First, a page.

State Environmental Policy Act (SEPA) Process

Our SEPA (State Environmental Policy Act) actions include documenting environmental impacts for Washington State Department of Transportation (WSDOT) actions and commenting on other agency actions.   

View this graphic for an overview of the SEPA process (jpg 331 kb).

Before you begin

We typically document SEPA as part of our NEPA (National Environmental Policy Act) documentation when both NEPA and SEPA are required. Use the procedures on this page if completing SEPA without NEPA, to ensure consistency with SEPA rules.

Read Chapter 400:Environmental Review and Transportation Decision Making of the Environmental Manual for policies to consider when conducting the SEPA process for WSDOT projects. 

SEPA for WSDOT projects 

Find step-by-step guidance for compliance with SEPA rules in the Washington State Department of Ecology’s (Ecology) SEPA Handbook (pdf 1.96 kb).

Important procedures for completing WSDOT SEPA reviews include:

Determining the appropriate categorical exemption

We use Categorical Exemptions (CEs) from a number of rules and laws as outlined below. When determining the appropriate steps to take, consider the following:

  1. Make sure you check all possible exemptions before ruling out that the project is a CE.
  2. If another agency is taking an action and needs its own SEPA statement, coordinate with all agencies with jurisdiction to make sure you have the right SEPA strategy for your project.
  3. If the other agency is taking a non-exempt action, our SEPA exemption may not be sufficient and the project might need a SEPA checklist and DNS.

When completing SEPA for your project, consider these rules and laws:

In order to be exempt, our projects have to meet the categories defined in law and rule. Main SEPA categorical exemptions are in SEPA rules (WAC 197-11-800) or in statute 43.21c RCW.

WAC 468-12-800 describes how typical WSDOT actions fit within WAC 197-11-800.
Please note, WSDOT SEPA procedures have not been updated since 1987, so the description of actions consistent with state SEPA rules may be incomplete.

WAC 197-11-860 contains WSDOT specific SEPA exemptions.

In 2014, Ecology aligned SEPA exemptions with NEPA exclusions for typical agency actions. They added a CE for WSDOT to exempt projects that repair, reconstruct, restore, retrofit, or replace any transportation facility (WAC 197-11-800(26)).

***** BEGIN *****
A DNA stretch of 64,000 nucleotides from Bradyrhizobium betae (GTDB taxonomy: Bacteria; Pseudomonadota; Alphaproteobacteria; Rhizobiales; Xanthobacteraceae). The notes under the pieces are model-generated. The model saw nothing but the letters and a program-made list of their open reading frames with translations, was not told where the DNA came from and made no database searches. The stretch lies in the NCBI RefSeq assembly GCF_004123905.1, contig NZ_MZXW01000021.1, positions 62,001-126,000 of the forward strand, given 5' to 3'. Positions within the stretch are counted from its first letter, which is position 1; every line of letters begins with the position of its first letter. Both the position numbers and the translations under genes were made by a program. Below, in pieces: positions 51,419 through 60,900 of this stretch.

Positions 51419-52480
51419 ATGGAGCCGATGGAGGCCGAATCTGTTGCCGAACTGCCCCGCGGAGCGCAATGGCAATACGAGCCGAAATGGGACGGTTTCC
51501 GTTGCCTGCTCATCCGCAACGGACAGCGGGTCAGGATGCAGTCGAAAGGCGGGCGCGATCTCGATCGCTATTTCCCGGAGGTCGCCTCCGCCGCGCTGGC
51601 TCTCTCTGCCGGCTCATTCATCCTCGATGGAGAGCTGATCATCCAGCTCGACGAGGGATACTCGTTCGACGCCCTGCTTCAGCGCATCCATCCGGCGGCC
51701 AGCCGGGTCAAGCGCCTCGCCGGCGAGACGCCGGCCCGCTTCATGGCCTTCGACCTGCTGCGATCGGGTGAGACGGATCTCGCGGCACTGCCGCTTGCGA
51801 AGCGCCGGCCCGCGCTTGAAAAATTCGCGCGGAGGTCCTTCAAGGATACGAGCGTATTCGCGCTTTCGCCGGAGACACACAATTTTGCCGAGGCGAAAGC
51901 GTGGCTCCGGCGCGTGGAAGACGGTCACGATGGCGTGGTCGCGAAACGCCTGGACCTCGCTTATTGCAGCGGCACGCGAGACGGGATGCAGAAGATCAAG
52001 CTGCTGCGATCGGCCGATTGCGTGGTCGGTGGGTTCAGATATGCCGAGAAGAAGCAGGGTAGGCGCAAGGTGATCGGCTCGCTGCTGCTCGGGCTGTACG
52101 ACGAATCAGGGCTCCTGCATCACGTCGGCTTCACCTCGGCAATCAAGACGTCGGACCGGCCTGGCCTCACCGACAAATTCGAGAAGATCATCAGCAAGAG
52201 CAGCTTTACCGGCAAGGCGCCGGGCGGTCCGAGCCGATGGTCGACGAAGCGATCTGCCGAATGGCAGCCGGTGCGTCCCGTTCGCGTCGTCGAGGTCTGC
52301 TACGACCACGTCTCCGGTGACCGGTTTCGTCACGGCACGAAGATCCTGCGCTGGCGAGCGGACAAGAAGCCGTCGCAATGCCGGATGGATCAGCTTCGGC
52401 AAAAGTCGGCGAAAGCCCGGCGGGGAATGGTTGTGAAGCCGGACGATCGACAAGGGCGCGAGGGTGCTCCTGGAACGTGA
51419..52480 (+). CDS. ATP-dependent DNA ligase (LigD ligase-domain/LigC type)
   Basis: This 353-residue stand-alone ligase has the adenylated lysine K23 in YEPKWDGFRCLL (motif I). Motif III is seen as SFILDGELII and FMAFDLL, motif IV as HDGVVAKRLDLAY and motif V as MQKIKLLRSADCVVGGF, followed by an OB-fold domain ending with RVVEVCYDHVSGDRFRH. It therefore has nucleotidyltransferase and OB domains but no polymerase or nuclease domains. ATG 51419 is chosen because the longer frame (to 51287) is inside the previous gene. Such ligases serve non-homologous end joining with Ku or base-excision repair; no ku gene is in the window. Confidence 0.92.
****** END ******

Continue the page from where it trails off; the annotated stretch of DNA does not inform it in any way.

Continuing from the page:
Adopting NEPA documents under SEPA rules

Project Teams should complete the NEPA and SEPA environmental review process for an EIS simultaneously in a single document. Adopt a NEPA EA using the form found in WAC 197-11-965.

According to our SEPA delegation, the ESO Director signs an EIS and a Region/Mode Environmental Manager signs a DNS and all CEs. 

Reviewing other agency SEPA documents

SEPA rules require each lead agency to involve other agencies and the public, proportional to the type and scope of the circulated environmental documents. When consulted on other agency proposals, we have a responsibility to respond in a timely and specific manner. WSDOT and Ecology guidance directs agencies on this process.

Use the WSDOT Development Services Manual for guidance on:

  1. The role of SEPA in other agency reviews.
  2. Which environmental impacts WSDOT normally reviews.
  3. WSDOT’s perspective of significant adverse impacts on the state highway system.

Agencies send SEPA documents to these SEPA Lead Agency Contacts when public notice is required, according to each agencies’ SEPA public notice procedures. A map of regional WSDOT SEPA document reviewers (pdf 404 kb) is kept on this site.

WSDOT Developer Services staff work with local governments to address how Growth Management Act (GMA) actions and independent development proposals might impact state transportation facilities. Preferably, WSDOT works with local governments and developers to identify actions to offset and avoid impacting the state transportation network.